keep your chin up
keep your chin up
- be stalwart and courageous in a tough situation
- remain brave and keep on trying
- a confident appearance under emotional stress
- to uphold a jolly temperament instead of disappointments
- Don’t let the difficulties intimidate you; keep your chin up.
- Even if things have been difficult for you, always keep your chin up, everything will be normal and alright soon.
- Hey, Bob keep your chin up, we’re not lost yet.
- Being a wife of a soldier she kept her chin up when she heard the enemy attack on military camp, where here husband was staying.
- My mom always taught me to keep my chin up in every situation if I want to win.
- Keep you chin up, we shall conquer this difficult time.
- Annabel is very hardworking lady, she faced many seriously bad circumstances in her life, but she had always kept her chin up and now she is a successful and rich lady living happily with her family.
This idiom is originated in Victorian era, from late 19th to early 20th century in America not in Britain and it has a close relationship with the expression “keep a stiff upper lip”.
The very first written reference appears from an October, 1900 publication of the Pennsylvania newspaper The Evening Democrat: “Keep your chin up. Don’t take your troubles to bed with you – hang them on a chair with your trousers or drop them in a glass of water with your teeth.”
Lmao, when hanging prisoners the hangman would say to sacred or crying (often always men) keep your chin up, as a small measure of advice to face their sentence like a man, but also when being hung by the neck, if one holds their neck straight and high The chances of a good cleannbreak are highly likely causing instant death rather than slow strangulation.
May 14, 2023
"Keep your chin up" means to walk with confidence and pride through the world. It's directly related to your posture and body language as you face outward to present to observers in passing situations. Linguistically; it was a natural precedent. If you're observed walking through your life with your eyes facing downward, people will observe you as weak, subservient, and lacking character. This idiom evolved naturally through masculine posturing and body language. Take the words literally. Try it yourself, you will notice the difference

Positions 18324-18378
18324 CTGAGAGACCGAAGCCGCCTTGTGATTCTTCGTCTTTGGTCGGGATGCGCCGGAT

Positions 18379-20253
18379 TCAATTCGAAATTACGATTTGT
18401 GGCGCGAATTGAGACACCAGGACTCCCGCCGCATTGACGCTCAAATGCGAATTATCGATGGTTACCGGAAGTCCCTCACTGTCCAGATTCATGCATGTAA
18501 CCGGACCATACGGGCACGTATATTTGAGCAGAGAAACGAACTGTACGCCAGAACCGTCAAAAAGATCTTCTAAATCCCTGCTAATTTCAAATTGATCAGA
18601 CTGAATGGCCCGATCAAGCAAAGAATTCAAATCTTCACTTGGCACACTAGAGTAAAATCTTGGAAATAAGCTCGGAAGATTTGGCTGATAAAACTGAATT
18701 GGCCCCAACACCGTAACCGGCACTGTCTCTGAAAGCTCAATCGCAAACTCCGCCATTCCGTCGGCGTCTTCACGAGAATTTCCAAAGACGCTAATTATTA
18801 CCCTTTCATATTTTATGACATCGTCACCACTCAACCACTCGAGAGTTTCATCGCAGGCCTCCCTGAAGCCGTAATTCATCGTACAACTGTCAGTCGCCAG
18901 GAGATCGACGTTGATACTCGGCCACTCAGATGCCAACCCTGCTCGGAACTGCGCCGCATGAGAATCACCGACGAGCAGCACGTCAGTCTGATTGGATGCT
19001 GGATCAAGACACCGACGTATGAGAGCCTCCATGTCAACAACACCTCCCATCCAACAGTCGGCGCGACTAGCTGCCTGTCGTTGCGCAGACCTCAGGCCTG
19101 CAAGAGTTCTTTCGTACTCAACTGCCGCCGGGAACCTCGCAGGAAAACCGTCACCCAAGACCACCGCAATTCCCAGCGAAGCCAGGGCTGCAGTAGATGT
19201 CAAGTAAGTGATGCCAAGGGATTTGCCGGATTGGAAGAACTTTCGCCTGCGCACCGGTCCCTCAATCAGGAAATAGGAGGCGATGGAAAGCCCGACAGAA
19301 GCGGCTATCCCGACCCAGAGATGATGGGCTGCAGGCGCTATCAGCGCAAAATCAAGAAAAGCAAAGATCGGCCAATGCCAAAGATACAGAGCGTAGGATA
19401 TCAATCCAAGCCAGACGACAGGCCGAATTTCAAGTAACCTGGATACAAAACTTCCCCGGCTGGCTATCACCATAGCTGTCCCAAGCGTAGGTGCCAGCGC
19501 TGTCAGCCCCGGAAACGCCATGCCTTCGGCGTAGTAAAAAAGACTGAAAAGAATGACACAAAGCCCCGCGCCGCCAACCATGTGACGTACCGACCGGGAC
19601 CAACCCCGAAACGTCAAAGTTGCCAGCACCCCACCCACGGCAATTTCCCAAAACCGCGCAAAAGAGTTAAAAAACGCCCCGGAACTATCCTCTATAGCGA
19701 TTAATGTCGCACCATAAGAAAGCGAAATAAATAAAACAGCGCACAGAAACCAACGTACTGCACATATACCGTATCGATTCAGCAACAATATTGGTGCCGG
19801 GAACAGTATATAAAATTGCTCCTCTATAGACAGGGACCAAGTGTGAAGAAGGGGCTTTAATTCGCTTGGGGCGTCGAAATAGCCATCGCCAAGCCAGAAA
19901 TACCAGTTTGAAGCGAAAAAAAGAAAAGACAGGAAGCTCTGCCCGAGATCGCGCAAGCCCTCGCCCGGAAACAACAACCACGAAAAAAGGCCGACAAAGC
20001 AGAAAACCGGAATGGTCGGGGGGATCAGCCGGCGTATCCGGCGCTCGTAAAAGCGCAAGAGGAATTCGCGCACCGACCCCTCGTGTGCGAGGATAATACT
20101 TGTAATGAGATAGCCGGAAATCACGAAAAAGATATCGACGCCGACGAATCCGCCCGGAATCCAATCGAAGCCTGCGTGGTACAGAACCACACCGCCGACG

December 19, 2021
JohnK had a good comment about those sayings that are cold and of no help. "Suck it up." and "Man up." for example. "Keep your chin up." or "Chin up." could be thought of as the same unhelpful broadcast. However, when reading about posture and the communication between mind and body, "Keep your chin up." had relevance.
November 16, 2021
I disagree with most of these comments, because I have never heard it used, nor would it be sensible to use the phrase to mean “Hey! Suck it up! You’re being a baby!” Language is malleable, and the number one rule of communication is “know your audience”. Thus, I have always heard the phrase said in a “I have faith in you” kind of way as one might say one of the following to encourage someone: “we’ll get theough this.”/ “this too shall pass.” It is almost said ironically, as a near admission at how hollow the words alone are, by which the sentiment of belief in the person is magnified.
March 10, 2021
This phrase had helped me through some difficult times. When my papa died, I kept my chin up.
March 28, 2018
I never have liked that phrase. I never tell anyone that and I don't need anyone telling me that either.
May 25, 2017
We had a dear friend found at the age of 36yrs dead with his chin balanced eveningly on his night table also on his knees. As you know this was a frightening discovery, the phrase "keep your chin up " May be what. His killer was stating to us through him.
May 21, 2017
This idiom inspired me a lot and it's really good to keep your chin up when things are not okay for you. I would like to add one example: My brother is a brave man, he always keep his chin up. Kavita
April 15, 2016
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Technically, is not on my most desirable pep talk terms. Thanks for listening.
- Nanette Rauth May 21, 2017